Chelsea crashed out of the Capital One Cup yesterday after their 2-0 aggregate loss against Swansea but the attention has been focused on Eden Hazard’s clash with a ball boy rather than our pathetic attempt to overturn the deficit.
Hazard was sent off by referee Chris Foy after the Belgian lost patience with 17-year-old Charlie Morgan for an apparent kick whilst the teenager was lying on top of the ball and preventing the player from the ball.
It’s wrong that Hazard has been vilified for this flashpoint and although you could argue that it wasn’t wise to get himself involved the situation, Glenn Hoddle highlighted that the players had noticed Morgan’s time wasting efforts during the match and had complained to Foy, but it was allowed to continue. Hazard’s claim that he was kicking the ball also seems correct if you view the below angle, which you probably won’t see on the BBC or Sky Sports News…
The embed isn’t working but you can view the video here
Adrian Durham and John Edwards highlighted just how ridiculous the coverage of the incident has been, whilst many former professionals of the game, including Pat Nevin, seem to side with Hazard as they argue that the ball boy’s deliberate attempts to waste time was not only a disgrace but his feigning of injury in order to get the player sent off was laughable. The likes of Nevin and Joey Barton even went as far to say that the celebrity ball boy deserved a kick.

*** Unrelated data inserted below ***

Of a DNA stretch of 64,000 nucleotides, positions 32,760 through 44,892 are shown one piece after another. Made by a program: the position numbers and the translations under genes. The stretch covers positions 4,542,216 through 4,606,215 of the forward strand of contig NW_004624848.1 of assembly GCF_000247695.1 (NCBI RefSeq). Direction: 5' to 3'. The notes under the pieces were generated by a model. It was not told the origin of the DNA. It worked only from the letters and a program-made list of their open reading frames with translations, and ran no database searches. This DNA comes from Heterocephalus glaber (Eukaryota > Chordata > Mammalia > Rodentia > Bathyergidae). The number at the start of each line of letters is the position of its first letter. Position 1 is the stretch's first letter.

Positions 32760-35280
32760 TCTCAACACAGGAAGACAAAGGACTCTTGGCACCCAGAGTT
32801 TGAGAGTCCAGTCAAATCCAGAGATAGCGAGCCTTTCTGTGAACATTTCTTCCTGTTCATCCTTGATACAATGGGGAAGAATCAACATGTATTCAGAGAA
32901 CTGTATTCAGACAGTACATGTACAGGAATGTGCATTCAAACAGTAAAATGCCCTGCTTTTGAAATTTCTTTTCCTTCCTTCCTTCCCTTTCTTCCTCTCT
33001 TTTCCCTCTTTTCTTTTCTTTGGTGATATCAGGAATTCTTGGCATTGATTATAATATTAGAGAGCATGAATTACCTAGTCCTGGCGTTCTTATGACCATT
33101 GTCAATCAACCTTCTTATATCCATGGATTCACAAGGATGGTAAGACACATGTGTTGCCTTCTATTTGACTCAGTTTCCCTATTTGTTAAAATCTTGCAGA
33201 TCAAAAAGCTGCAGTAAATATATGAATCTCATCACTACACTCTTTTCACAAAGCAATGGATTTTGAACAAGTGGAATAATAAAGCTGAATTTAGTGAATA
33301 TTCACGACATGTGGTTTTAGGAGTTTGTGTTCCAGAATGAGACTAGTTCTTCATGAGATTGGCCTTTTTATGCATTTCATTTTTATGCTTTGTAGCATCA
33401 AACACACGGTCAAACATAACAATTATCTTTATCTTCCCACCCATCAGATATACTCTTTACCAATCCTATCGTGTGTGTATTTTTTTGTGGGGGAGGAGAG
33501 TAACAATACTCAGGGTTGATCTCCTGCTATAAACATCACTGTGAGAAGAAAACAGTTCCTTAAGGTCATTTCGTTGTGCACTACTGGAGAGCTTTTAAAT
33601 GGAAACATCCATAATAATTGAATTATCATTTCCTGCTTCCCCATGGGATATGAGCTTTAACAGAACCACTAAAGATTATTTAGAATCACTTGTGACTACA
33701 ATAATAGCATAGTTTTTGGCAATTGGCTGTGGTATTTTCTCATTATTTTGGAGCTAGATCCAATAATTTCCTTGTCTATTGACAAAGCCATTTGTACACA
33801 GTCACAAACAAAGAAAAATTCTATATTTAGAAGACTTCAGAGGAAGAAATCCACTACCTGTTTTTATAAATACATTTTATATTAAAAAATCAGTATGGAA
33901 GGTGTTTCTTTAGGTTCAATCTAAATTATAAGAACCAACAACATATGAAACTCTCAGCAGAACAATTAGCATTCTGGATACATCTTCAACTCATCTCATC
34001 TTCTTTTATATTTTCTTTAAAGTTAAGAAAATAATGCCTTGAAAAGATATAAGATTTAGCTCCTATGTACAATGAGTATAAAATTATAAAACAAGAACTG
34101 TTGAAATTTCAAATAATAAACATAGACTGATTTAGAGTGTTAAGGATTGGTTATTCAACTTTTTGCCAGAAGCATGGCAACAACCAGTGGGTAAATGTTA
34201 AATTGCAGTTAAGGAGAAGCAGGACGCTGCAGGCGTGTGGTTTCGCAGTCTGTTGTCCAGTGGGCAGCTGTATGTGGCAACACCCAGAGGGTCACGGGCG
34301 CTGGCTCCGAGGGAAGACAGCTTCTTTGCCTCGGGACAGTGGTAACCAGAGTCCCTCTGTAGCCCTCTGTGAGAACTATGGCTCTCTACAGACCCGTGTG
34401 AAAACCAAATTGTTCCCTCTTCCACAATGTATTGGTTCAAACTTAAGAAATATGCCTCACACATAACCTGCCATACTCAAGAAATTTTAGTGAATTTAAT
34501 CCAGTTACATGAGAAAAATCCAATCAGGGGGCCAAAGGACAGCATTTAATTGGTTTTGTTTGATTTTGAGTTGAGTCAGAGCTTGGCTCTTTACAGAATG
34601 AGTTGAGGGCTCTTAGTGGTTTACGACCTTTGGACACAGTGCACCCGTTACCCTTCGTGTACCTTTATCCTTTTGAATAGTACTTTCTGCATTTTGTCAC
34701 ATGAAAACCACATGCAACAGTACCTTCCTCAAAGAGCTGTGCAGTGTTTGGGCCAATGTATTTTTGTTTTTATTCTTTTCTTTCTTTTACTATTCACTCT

Basically this character has been allowed to achieve a cult of celebrity status which began when he boasted on his Twitter account to his 11 followers that he would be time wasting during the Swansea v Chelsea match and ended up with over 90,000 followers (more than the Swans’s official Twitter) after what can only be described as a diabolical performance with amateur dramatics thrown in for good measure.
It beggars belief that the words ‘attack’, ‘assault’, ‘barbaric’ and ‘agony’ have been used to describe the altercation and Rafa Benitez summed it up perfectly when he said the situation reflects a “Big Brother society” in which everyone seeks fame.
I hope that the oldest ball boy in the world, son of Swansea director Martin Morgan, recovers from his lethal rib injuries following Hazard’s savage attack soon but he is no hero, child nor victim – so the likes of Neil Ashton and Neil Custis can spare us all of the faux moral outrage, turn it sideways and shove it where the sun doesn’t shine.